Activists aiming at war
Antiglobalization concerns take back seat to protesting against new military efforts
By ROBERT MATAS
Saturday, September 22, 2001
VANCOUVER -- Antiglobalization activist Garth Mullins has been one of the louder voices in the movement that he says is dedicated "to stopping global capitalism in its tracks."
But after last week's horrific terrorist attacks in the United States, Mr. Mullins and many others who rallied against globalization are reassessing their approach to protest over global issues.
Without abandoning their harsh criticism of globalization, they said in interviews, they are shifting gears.
In Vancouver, Ottawa and Toronto, groups are planning protests against the war effort that is a global coalition and the possible curtailment of civil liberties, rather than rallying against globalization.
"It's definitely having an effect," Mr. Mullins said. "Myself and others are working to have the movement put more emphasis on antiwar actions and peace, instead of economics and globalization."
The focus of several forthcoming events has been changed. A teach-in on the North American free-trade agreement this weekend has been turned into an antiwar teach-in, he said. Speakers and workshops are to deal with "the coming war," the racist backlash and restrictions on civil liberties.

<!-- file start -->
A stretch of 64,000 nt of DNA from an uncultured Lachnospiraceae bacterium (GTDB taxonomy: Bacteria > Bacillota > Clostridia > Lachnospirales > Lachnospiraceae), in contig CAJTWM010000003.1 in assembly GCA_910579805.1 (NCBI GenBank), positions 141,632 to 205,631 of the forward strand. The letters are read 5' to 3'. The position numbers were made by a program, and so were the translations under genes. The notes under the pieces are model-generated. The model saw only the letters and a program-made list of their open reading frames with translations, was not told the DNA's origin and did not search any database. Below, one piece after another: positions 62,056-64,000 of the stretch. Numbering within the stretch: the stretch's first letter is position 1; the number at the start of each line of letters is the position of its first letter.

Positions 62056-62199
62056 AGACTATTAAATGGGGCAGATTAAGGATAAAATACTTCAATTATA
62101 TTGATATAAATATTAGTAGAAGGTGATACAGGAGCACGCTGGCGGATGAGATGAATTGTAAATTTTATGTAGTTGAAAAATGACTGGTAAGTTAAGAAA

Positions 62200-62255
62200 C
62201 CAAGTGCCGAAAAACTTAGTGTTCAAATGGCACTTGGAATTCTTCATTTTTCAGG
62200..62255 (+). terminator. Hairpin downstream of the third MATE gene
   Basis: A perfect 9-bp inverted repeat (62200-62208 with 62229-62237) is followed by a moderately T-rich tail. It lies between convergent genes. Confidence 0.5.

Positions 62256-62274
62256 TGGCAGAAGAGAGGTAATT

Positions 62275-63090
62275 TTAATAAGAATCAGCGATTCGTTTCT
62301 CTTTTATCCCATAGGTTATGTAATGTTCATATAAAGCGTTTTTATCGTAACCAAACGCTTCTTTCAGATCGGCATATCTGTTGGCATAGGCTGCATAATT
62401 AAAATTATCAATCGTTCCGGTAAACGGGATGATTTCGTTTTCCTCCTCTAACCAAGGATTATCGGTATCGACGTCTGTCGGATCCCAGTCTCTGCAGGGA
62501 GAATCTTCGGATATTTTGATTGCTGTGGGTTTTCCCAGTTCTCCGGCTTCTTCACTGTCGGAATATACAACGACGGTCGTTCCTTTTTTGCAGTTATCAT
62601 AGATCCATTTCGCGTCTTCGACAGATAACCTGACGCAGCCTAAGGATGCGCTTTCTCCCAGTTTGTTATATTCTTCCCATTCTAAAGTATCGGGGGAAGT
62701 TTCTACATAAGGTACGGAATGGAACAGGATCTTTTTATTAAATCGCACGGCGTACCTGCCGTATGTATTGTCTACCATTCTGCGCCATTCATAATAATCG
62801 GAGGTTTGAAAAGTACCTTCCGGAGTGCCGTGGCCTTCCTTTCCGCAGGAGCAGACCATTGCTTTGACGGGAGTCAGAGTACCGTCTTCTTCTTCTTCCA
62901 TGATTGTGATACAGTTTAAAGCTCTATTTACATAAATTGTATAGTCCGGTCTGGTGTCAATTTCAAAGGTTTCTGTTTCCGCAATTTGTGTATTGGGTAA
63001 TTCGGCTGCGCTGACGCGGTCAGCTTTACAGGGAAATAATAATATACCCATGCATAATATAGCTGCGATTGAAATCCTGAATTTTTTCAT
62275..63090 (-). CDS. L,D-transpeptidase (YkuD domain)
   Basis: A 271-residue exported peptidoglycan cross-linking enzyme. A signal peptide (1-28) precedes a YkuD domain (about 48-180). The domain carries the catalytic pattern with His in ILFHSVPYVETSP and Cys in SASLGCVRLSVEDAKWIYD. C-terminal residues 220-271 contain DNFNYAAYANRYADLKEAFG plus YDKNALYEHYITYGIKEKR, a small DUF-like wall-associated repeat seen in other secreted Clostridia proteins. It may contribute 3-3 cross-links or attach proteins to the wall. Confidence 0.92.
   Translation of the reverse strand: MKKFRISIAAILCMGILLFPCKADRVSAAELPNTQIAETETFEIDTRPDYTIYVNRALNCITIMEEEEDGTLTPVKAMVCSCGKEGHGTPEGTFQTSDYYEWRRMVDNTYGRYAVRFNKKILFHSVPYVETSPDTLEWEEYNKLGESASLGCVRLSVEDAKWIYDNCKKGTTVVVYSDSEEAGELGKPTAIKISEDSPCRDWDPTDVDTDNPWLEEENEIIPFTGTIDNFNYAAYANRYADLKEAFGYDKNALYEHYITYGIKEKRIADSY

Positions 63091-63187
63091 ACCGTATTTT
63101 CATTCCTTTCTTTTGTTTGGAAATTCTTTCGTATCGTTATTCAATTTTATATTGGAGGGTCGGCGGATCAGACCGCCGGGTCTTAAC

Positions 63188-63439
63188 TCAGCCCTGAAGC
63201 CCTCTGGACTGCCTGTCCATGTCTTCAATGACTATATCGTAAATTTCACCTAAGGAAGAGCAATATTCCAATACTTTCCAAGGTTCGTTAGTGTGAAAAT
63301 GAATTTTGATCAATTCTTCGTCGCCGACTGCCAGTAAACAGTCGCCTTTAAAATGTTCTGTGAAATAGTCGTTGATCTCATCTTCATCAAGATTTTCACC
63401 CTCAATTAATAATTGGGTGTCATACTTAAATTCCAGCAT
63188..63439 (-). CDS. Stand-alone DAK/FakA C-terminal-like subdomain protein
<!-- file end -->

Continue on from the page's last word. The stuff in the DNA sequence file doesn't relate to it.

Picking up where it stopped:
Activists want to send a message to Ottawa and Washington that war and a crackdown on civil liberties are inappropriate responses to the terrorist attacks, Mr. Mullins said.
In Ottawa, a "festival of creative non-violence" planned as a protest outside the U.S. embassy during a North Atlantic Treaty Organization meeting on the Thanksgiving weekend has been turned into a vigil for peace on Parliament Hill.
The Coalition to Oppose the Arms Trade had the support of more than 125 non-governmental organizations from 12 countries for the festival, Richard Sanders, the organization's co-ordinator, said in an interview from Ottawa.
The vigil is also receiving broad support, he added. A global appeal on the Internet for a non-violent response to the terrorist attacks has received 10,000 replies, he said.
Activist Jonathan Oppenheim, who rose to prominence during the anti-APEC protests in Vancouver in 1997, said in an interview from Edmonton that many people are reconsidering their views on protest against globalization, directing their efforts instead to shutting down "the U.S. war machine."
But the refocusing of protests has angered some who say the left has unilaterally disarmed.
In a note circulated in cyberspace to the so-called Left Labour Opposition, a Seattle activist criticized prominent groups that backed out of an antiglobalization demonstration outside the White House scheduled for next week.
"I'm really tired of hearing 'we're cancelling our demonstration out of respect for those who lost their lives,' " Rick Giombetti wrote. "What a fine way to honour the September 11 victims. Let's unilaterally give up our constitutional rights and join the flag [wavers] at the Sierra Club in helping warmakers usher in fascism."
Michel Chossudovsky, an economics professor at the University of Ottawa, said in an interview from Ottawa that the terrorist attacks are leading to "a fundamental shift" in the antiglobalization movement.
"The antiglobalization movement is gaining an understanding that war and globalization are interconnected. They go hand-in-hand.